On October 27th, a federal jury found the seven armed occupiers who took over and occupied the Malheur National Wildlife Refuge in Oregon to be not guilty of conspiring to impede federal workers from doing their jobs during those 41 days in January and February this year.
This decision leaves us stunned, outraged and extremely concerned for the safety and welfare of staff and visitors on national wildlife refuges across the nation.
The message this verdict sends to others who would challenge the right of dedicated Refuge staff to do their work and provide for their families is chilling. While we hope this decision is not interpreted as license for others to disregard the public interest and occupy national wildlife refuges or other public lands across the country, we know this concern was on the minds of thousands of Refuge System employees and their families this morning as they went to work.
The employees of the U.S. Fish and Wildlife Service have dedicated their careers to public servicethat benefits each and every American. But who among us would willingly risk going to work knowing that armed occupiers can, without consequence, take over any and every desk, compromise careful research collected over years of field seasons, and urge others nationwide to join them?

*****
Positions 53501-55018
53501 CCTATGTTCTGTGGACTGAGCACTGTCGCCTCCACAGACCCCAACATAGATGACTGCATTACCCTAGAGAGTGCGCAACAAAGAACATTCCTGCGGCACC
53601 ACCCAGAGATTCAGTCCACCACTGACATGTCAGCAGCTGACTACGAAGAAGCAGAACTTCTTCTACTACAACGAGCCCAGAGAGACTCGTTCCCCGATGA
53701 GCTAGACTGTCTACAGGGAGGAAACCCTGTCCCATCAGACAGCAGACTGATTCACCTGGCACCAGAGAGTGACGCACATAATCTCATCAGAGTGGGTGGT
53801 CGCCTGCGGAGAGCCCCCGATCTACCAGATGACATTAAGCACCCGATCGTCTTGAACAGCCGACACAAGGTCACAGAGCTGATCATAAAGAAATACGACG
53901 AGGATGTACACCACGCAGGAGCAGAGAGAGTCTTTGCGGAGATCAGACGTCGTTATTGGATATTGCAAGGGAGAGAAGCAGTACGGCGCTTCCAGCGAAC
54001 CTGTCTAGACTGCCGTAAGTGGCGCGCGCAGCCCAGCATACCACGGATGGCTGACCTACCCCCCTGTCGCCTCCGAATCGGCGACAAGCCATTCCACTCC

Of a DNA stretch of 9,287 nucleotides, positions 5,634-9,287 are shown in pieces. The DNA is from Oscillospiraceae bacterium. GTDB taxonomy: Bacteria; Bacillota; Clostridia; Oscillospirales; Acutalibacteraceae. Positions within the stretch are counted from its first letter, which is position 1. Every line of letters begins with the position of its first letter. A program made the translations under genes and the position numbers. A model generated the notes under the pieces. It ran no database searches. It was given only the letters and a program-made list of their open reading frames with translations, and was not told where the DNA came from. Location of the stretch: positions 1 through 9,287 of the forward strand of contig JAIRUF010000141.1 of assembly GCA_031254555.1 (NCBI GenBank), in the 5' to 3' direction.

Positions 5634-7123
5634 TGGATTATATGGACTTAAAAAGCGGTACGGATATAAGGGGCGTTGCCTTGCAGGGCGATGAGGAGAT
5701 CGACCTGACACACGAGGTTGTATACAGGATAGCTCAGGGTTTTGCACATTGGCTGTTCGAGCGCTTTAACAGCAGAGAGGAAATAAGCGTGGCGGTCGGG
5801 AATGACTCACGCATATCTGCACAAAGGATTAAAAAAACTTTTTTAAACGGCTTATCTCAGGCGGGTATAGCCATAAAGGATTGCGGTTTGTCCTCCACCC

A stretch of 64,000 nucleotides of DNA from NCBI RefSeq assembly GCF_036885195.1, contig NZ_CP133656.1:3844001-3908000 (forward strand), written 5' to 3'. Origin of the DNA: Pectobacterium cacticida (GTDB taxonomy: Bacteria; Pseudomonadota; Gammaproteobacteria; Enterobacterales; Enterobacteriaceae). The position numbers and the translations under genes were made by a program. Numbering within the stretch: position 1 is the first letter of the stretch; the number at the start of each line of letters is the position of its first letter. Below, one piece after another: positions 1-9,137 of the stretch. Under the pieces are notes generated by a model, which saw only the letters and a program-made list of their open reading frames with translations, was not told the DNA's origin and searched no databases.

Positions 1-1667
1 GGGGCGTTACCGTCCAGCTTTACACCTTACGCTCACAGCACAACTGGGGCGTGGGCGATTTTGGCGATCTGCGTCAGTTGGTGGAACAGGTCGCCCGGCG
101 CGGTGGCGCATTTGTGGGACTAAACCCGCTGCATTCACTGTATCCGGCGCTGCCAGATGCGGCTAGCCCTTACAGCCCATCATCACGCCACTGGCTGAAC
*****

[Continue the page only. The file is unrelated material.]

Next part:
The verdict came on the 158th birthday of President Theodore Roosevelt, who designated the first national wildlife refuge in 1903. President Roosevelt would never have stood by if something like this happened and nor can we.
The Refuge Association, a non-profit organization devoted to promoting the Refuge System as the world’s largest network of protected wildlife and habitat, calls upon Congress to immediately provide the Refuge System with the number of Federal Wildlife Officers needed to keep staff and visitors safe. Congress must ensure that all Americans can freely enjoy our public lands without the danger of encountering armed occupiers claiming the authority to restrict public access.
Please join us by signing this petition, which will be delivered to every member of Congress when they return after the election.
As an American who values national wildlife refuges – and expects to be able to safely visit refuges with my family – I stand with the National Wildlife Refuge Association in calling for Congress to provide an additional $134 million for the U.S. Fish and Wildlife Service in the final FY17 appropriations bill to provide an adequate number of Federal Wildlife Officers on duty at every one of our 566 national wildlife refuges. This funding will allow the Fish and Wildlife Service to protect its staff and refuge visitors. If armed occupiers can legally take over a national wildlife refuge, then as an American, I deserve the right to have Federal Wildlife Officers protect my right to be there too.